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Monday, September 11, 2006

4Parts Tutorial C# and VB Object-Oriented Programming in Visual Studio .NET

Object-Oriented Programming (OOP) is here to stay. It's a programming paradigm that emulates the human way of seeing things. Microsoft has pledged support for OOP by incorporating two major changes to the latest version of Visual Studio .NET. First, C# has been introduced as a brand new object-oriented language specifically designed for .NET. Second, Visual Basic has matured as a full-fledged Object-Oriented Programming (OOP) language.

This article will explore the significance of these changes to the Microsoft development community and offer tips for programming in VB.NET. Specific questions to be addressed include:

  1. What exactly is an object-oriented language?
  2. What OOP constructs can we expect to be writing in VB.NET and C#?
  3. Are there any tools or notations that can help us design OOP applications?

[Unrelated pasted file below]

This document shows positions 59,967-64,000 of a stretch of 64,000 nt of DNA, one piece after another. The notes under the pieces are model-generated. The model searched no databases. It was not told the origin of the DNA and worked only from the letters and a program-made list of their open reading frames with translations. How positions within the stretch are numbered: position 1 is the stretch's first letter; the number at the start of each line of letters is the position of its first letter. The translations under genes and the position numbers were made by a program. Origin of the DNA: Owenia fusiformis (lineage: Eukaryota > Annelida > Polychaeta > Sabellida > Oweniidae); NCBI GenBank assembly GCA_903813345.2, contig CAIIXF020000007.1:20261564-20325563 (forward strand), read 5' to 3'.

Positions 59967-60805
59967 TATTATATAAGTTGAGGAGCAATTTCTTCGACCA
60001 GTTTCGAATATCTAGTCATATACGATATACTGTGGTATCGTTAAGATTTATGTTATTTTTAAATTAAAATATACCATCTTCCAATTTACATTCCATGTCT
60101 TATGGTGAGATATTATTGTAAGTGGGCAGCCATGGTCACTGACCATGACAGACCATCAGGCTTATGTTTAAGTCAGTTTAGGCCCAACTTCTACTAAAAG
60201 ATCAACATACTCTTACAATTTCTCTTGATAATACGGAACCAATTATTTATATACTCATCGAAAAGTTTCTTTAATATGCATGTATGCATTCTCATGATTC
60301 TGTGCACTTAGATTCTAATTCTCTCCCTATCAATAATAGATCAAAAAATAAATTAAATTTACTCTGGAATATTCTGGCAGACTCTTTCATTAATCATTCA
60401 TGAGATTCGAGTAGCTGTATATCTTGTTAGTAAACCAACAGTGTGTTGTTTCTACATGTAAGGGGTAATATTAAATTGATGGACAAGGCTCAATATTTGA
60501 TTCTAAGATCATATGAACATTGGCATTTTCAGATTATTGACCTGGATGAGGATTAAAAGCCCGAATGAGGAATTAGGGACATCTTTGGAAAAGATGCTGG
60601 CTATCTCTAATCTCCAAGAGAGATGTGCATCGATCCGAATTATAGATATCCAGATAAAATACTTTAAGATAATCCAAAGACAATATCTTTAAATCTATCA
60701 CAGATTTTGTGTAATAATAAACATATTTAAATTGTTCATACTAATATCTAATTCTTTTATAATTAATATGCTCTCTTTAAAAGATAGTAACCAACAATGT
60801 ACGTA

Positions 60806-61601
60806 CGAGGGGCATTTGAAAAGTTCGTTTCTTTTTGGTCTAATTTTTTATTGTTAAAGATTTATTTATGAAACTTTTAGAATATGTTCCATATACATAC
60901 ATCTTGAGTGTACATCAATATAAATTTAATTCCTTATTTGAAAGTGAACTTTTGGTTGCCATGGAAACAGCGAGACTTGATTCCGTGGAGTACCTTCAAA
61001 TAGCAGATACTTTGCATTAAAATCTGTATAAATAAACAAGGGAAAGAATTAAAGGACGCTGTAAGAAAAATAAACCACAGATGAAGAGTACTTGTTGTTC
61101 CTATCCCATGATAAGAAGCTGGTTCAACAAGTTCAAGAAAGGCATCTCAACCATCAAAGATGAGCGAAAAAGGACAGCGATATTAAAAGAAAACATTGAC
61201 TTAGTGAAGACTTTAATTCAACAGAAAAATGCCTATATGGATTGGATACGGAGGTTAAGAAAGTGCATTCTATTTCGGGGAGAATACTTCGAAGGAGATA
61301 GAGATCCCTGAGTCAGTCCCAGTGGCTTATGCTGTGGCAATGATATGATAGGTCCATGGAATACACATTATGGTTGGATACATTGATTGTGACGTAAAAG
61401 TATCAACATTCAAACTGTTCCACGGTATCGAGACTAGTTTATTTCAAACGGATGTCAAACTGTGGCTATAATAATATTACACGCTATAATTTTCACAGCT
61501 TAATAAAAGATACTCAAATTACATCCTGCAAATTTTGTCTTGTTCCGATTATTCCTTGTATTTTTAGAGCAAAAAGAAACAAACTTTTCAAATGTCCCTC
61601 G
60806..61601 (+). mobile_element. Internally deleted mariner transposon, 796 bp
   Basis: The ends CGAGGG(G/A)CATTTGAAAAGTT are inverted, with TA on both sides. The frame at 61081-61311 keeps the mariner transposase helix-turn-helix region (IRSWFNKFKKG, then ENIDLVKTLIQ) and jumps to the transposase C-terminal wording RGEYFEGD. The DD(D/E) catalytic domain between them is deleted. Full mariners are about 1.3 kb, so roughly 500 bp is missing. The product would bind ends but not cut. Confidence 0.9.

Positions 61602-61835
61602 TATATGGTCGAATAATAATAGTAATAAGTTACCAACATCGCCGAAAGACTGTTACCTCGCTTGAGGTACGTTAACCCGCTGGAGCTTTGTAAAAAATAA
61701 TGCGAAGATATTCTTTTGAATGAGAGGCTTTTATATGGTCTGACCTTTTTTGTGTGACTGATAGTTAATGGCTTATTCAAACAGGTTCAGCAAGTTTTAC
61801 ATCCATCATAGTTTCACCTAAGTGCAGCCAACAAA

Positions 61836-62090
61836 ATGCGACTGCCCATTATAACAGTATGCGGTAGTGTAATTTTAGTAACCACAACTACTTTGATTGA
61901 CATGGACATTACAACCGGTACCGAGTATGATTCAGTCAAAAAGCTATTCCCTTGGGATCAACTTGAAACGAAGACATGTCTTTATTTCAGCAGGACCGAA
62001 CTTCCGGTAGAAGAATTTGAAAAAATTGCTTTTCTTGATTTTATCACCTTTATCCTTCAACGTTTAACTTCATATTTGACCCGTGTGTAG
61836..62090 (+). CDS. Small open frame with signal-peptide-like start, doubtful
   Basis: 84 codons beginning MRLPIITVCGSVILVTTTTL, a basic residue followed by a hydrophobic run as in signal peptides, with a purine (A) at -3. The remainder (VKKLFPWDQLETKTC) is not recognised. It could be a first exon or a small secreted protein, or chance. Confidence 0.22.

4. What best practices can we apply to produce more efficient code and designs that promote reuse?
  5. What is the next big thing in OOP?

I. What Exactly Is an Object-Oriented Language?

OOP first appeared as a major implementation with SmallTalk in the early 1980's and has been formally managed by the Object Management Group (OMG) since 1989. OMG provides industry guidelines for object-oriented software development by supporting a Unified Modeling Language (UML) as a standard notation for modeling applications.

Today, many organizations have adopted UML as a standard for specifying, visualizing, constructing, and documenting the artifacts of software systems. The standard defines a set of diagrams that can be used to model different aspects of a system: use cases and requirements, business logic, dataflow, states and activities, static and dynamic views, and so forth.

One view, the class diagram (see the following example), represents the static structure of an application. That is, the things that exist (which will ultimately show up in your code), their internal structure, and their relationship to one another.

4Parts Tutorial - C# and VB Object-Oriented Programming in Visual Studio .NET



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Anonymous said...

Thanks for the Excellent article